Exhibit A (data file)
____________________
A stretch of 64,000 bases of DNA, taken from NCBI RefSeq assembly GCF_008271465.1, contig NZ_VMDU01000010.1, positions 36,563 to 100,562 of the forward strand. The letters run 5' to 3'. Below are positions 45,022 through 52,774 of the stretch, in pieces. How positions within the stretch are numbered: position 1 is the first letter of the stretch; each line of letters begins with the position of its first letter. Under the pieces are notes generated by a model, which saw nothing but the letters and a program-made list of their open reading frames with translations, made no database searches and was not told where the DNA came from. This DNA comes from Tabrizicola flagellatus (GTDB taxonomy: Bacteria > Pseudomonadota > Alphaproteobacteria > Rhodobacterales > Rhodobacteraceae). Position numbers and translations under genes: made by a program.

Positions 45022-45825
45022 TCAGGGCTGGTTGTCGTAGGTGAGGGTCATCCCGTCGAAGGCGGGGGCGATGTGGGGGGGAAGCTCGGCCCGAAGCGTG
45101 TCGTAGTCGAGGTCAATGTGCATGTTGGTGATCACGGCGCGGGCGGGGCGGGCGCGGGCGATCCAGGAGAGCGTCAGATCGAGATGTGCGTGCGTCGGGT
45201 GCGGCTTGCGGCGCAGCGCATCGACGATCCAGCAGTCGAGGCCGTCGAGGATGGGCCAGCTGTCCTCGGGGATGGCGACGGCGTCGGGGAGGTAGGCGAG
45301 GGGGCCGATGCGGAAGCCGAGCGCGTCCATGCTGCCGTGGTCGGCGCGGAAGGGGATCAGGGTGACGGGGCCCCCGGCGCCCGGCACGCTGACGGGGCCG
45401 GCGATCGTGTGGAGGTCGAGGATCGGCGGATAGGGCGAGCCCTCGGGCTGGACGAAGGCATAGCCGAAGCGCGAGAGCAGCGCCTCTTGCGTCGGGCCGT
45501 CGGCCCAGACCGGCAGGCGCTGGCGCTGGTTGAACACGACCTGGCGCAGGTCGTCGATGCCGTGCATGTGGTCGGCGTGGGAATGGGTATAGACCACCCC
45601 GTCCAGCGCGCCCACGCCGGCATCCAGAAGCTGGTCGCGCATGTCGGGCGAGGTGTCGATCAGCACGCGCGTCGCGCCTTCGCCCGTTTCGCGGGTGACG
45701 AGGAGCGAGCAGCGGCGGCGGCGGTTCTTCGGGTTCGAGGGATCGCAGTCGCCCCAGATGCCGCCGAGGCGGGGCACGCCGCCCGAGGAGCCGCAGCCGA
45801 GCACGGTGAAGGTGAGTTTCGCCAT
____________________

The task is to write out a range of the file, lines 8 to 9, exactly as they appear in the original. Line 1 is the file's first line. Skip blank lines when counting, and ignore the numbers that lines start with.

45501 CGGCCCAGACCGGCAGGCGCTGGCGCTGGTTGAACACGACCTGGCGCAGGTCGTCGATGCCGTGCATGTGGTCGGCGTGGGAATGGGTATAGACCACCCC
45601 GTCCAGCGCGCCCACGCCGGCATCCAGAAGCTGGTCGCGCATGTCGGGCGAGGTGTCGATCAGCACGCGCGTCGCGCCTTCGCCCGTTTCGCGGGTGACG